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Gastronomic tourism on the highest navigable lake in the world shores

On the Titicaca Lake shores, the highest navigable lake in the world, is the biocultural and gastronomic tourism venture called “KOA” restaurant & lake cabins. This project receives visitors in order to learn about food and environmental preservation.

In its menu, dishes prepared with Andean zone traditional products stand out, such as chairo – a soup made with chuno (dried potato), wheat, corn, and potato; fish soup or wallake, and other dishes prepared with fish such as trout, ispi or silverside accompanied by potatoes, chuno and fava bean mote.

In addition to the impressive views offered by the lake, tourists have the opportunity to learn local gastronomy ecological practices and knowledge, linked to the communities’ cultural identity at this area of Bolivia, at the La Paz department.

This enterprise is developed in the Tajocachi community and benefits more than 200 families in the Huata municipality region.

Travel services:

  • Restaurant with capacity for up to 40 people
  • Two cabins with private bathroom, hot water, and heating:

o      Mutu Mutu Cabin: Capacity for four people, with a double bed (king size) and a cabin with two single bunk beds.
o      Ispi Cabin: Capacity for three people, with a double bed (king size) and a sofa bed for two people.

•        Full day package

o      Offers a unique gastronomic experience with a heritage identity, followed by guided visits to unmissable tourist places such as Sunata Island and the Santiago de Huata main square. During the tour, visitors have the opportunity to explore the iconic Tata Santiago church and admire the Chiripa culture impressive Illas or monoliths.


  • 78 kilometers from the La Paz city, in the Tajocachi community, Kalaque canton, in the Santiago de Huata municipality.
  • See location:

Best time to visit:

• All year

Way to get there:

  • If you are traveling in your own vehicle, you can follow this route from La Paz: From the city, head towards San Roque toll square on the road to Copacabana. Then, continue to Huarina, Achacachi, Pucuro (Santiago de Huata), Tajocachi and finally Koa.
  • To return to La Paz, you can take the route through the Janko Amaya Community, exiting towards the road that leads to Copacabana. Then, go through Huatajata, San Roque and finally the La Paz city.
  • In Public transport: The minibus leaves from the El Alto Interprovincial Terminal, with a Bs 12 (equivalent to 2 dollars) cost. The journey lasts approximately two hours and when you reach the community main square, you must walk for 30 minutes to Koa. Along the way, the cultivated fields, the majestic Titicaca Lake, and the imposing snow-capped Illampu can be appreciated, among other impressive landscapes.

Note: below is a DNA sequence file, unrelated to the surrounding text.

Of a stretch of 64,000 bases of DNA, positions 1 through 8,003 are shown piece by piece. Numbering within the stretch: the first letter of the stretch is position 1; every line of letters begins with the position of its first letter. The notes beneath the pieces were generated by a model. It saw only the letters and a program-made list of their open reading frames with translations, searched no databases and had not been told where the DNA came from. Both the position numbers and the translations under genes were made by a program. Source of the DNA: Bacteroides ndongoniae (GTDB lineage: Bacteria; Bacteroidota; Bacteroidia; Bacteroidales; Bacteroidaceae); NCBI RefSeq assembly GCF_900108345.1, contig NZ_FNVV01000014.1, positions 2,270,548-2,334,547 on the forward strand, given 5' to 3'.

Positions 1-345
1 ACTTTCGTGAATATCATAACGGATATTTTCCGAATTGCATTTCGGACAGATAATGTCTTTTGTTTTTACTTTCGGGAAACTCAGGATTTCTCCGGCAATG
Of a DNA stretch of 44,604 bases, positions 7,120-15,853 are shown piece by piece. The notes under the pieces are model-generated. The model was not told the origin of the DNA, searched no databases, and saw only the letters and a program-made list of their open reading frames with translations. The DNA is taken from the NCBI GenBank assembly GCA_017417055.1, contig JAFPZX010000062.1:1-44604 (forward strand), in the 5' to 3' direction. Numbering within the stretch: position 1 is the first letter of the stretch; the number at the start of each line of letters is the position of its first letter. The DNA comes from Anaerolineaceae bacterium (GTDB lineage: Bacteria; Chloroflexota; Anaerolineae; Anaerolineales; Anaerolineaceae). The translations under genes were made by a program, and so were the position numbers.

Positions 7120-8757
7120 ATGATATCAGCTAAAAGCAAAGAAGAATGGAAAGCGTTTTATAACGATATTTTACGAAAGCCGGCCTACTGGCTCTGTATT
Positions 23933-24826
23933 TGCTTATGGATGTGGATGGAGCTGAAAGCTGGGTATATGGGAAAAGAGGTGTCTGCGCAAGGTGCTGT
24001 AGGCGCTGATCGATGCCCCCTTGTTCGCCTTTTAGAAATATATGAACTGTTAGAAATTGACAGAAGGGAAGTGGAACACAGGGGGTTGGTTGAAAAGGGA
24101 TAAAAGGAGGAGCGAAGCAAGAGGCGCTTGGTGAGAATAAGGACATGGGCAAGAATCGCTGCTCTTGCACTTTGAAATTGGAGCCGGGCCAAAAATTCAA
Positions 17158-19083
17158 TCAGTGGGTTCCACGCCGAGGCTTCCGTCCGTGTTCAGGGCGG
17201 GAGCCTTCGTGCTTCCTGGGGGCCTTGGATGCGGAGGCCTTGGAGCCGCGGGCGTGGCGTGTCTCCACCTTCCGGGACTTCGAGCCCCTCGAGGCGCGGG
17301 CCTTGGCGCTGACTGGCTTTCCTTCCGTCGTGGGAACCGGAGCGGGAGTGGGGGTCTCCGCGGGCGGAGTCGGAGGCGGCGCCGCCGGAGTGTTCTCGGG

• Another alternative is to contact this enterprise managers, who can arrange a taxi for Bs 10 per person (equivalent to 1.5 dollars). This way, the visitor arrives comfortably and quickly.

Essential clothing and accessories:

  • Comfortable hiking shoes
  • Wide-brimmed hat
  • Sunscreen
  • Warm clothes
  • Towel in case you want to enter in the lake
  • Water Bottle.


  • Lunch or Dinner: Wallake or chairo soups.

o      Main dish: Trout, ispi or silverside accompanied by potatoes, chuno and fava bean mote.

o      Barley drink

o      Koa or eucalyptus tea

  • Price: Bs 35 ($us 5)
  • A la carte dishes are also prepared.


  • Price per person: Bs 150 ($us 21.5)


  • One lodging night
  • Andean breakfast
  • Lunch or dinner

o      Children under 5 years of age do not pay, they share services with their parents


This content is taken from the “Soy Bolivia” verified guide, prepared in April 2023 with information
provided by organizations and communities involved. This guide is updated annually to ensure its
validity. In order to suggest a community tourism venture, free of charge, you are welcome to send a
WhatsApp message to the number (591) 70079347.

•   Note: Prices are updated to May 2023.

Warning. The images in this guide were provided by representatives of the involved communities, who assured that they use these photographs for the respective promotions of their ventures.